Drug Discovery Industry Review

Published - Jul 2003| Analyst - Review | Code - PHM001D
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INTRODUCTION

Drug discovery technology involves innumerable assays to determine the molecular affinities and potential toxic effects of drug candidates. In the past decade, through the application of combinatorial chemistry and genomics, the number of drug candidates has increases logarithmically. To sort through these now astronomical numbers of potential blockbusters, the pharmaceutical industry has applied increasingly miniaturized and robotic assays systems.

Miniaturization not only saves on scarce resources, such as purified proteins, but also decreases the time, another precious commodity, involved in doing assays.

Nanotechnology involves the miniaturization of devices beyond microengineering; however, at nanoscale, materials can have quite different properties, as different physical principles, for instance, van der Wall's forces, become more dominant. Intuitive understanding of forces like friction or surface tension are not useful at the nano level. Nanostructured materials may be very much stronger and lighter than conventional bulk materials. Some nanostructured materials have new and unexpected properties, such as "quantum dots" that fluoresce at different wavelengths depending upon their size. Nanomaterials may be used to create nanodevices with defined functions.

Biomolecules such as protein and DNA are also easily exploited to make nanodevices. Like fullerenes, biomolecules generally have a carbon backbone, but one that is widely substituted with modifiable chemical groups. Because their biochemistry is well understood, DNA and proteins are being used structurally now to build nanodevices.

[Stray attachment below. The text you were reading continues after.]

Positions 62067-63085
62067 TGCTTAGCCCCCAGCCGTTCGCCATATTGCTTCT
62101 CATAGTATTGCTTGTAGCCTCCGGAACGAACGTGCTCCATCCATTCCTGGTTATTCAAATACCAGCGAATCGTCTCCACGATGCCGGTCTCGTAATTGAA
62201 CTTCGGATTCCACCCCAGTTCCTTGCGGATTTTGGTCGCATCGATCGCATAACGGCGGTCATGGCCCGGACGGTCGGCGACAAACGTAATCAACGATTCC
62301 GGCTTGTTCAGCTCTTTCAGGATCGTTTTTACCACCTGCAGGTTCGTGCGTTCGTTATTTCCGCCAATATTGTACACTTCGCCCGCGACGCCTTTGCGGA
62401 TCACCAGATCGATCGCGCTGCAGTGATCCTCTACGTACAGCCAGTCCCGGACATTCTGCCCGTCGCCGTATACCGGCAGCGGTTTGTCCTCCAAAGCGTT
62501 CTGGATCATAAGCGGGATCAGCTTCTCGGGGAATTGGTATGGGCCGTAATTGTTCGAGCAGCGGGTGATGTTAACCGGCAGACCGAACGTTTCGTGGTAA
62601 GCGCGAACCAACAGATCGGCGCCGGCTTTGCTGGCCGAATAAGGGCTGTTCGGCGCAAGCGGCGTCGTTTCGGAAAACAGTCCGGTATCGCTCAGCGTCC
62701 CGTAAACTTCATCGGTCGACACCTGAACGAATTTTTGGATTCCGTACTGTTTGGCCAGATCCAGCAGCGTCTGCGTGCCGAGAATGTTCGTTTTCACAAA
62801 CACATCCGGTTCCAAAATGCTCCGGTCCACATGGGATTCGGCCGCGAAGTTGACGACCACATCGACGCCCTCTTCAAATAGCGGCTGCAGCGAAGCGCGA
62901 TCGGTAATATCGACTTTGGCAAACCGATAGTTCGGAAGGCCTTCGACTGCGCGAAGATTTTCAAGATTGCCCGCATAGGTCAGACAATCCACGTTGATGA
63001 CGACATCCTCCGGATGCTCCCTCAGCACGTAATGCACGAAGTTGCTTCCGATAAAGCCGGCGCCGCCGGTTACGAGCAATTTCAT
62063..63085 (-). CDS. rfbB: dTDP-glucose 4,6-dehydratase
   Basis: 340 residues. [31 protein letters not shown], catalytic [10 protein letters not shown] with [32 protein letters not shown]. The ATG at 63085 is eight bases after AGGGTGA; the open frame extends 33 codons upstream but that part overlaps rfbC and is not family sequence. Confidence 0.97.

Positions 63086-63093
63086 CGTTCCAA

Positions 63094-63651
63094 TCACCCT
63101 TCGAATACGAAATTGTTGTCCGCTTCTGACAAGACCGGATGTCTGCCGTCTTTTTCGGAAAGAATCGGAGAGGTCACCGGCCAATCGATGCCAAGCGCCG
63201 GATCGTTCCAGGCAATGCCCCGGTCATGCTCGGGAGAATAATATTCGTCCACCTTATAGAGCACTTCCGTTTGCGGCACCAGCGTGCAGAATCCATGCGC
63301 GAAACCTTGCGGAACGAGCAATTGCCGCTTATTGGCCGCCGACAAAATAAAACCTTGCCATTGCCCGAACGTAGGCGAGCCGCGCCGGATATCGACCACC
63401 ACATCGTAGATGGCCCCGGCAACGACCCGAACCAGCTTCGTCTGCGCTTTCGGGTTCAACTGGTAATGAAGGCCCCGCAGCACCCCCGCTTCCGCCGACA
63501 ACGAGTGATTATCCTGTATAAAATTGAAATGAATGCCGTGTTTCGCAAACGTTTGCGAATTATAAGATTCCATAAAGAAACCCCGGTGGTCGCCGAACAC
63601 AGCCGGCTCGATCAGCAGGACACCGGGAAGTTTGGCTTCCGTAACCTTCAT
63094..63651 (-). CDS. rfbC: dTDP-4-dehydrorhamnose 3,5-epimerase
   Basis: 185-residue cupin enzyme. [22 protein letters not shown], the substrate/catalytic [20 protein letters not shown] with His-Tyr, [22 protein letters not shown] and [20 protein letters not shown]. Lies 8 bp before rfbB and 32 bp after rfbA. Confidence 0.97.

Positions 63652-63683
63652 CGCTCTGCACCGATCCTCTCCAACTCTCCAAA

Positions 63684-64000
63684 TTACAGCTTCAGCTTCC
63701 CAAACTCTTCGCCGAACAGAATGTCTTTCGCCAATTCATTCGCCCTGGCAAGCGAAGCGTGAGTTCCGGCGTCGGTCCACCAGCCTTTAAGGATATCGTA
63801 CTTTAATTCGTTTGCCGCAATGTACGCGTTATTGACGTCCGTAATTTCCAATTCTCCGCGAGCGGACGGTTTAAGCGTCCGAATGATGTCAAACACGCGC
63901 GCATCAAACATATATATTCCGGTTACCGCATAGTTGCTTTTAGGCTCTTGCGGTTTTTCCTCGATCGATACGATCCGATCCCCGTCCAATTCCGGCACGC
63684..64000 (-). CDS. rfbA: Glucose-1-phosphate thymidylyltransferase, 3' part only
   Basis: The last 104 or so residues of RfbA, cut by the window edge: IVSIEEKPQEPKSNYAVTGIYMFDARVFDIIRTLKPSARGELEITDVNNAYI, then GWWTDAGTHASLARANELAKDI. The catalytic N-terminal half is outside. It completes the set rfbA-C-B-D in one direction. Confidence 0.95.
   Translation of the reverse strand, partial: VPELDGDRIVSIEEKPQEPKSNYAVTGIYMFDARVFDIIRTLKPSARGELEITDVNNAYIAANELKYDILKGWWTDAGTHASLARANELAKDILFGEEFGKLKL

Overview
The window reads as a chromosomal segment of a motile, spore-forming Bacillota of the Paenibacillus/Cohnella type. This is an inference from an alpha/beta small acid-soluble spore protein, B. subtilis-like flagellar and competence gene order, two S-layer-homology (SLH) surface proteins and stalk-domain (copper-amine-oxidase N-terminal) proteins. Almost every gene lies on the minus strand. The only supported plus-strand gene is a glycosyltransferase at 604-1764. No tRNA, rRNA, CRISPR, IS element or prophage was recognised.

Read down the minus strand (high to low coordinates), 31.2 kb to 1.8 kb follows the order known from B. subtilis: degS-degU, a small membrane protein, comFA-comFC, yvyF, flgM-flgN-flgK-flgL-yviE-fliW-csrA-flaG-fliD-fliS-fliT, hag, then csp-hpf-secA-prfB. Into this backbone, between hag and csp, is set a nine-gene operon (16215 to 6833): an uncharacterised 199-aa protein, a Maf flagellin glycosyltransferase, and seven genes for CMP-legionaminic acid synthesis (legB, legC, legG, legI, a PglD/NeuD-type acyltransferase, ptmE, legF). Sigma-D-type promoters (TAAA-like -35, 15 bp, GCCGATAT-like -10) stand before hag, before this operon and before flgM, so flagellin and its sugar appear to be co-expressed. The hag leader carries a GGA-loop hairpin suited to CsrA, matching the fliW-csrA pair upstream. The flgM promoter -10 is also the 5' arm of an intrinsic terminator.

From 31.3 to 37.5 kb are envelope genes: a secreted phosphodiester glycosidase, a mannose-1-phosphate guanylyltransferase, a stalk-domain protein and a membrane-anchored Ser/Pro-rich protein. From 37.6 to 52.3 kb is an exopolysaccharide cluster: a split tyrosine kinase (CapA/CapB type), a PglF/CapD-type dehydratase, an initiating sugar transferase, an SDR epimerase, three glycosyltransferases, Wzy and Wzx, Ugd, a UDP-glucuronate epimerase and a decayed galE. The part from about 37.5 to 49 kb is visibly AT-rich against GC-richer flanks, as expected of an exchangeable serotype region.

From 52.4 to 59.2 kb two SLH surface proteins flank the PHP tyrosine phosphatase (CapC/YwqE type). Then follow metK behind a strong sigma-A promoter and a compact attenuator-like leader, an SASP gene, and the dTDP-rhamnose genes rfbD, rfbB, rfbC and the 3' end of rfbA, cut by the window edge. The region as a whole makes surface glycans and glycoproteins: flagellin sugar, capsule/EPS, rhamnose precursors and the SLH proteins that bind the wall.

The favorite manufactured items used by nanotechnologists have diameters comparable to smallest objects found in nature. Six-carbon atoms lined end to end are about 1 nm in diameter. Perhaps surprisingly, the synthetic molecule, buckminster fullerene, which contains 60 carbons, has the same diameter. Despite the large molecular weight, because C60 is approximately spherical is minimal. Even so, C60 can be made to cage other molecules, including some used for medical imaging purposes. Fullerene derivatives, such as nanotubes, have smaller diameters than C60. Commercially available nanoparticles are actually quite a bit smaller than cells, about the same size as an average virus.

It is apparent that nanoscale fabrication has already reached the scale of biomolecules. The problem that remains is how to apply nanotechnology to biomedical requirements, and even more difficult, how to make it marketable. Nanoscale devices are now being used for contrast agents for imaging purposes, for bioassays, as drug delivery agents, and even as drug equivalents.

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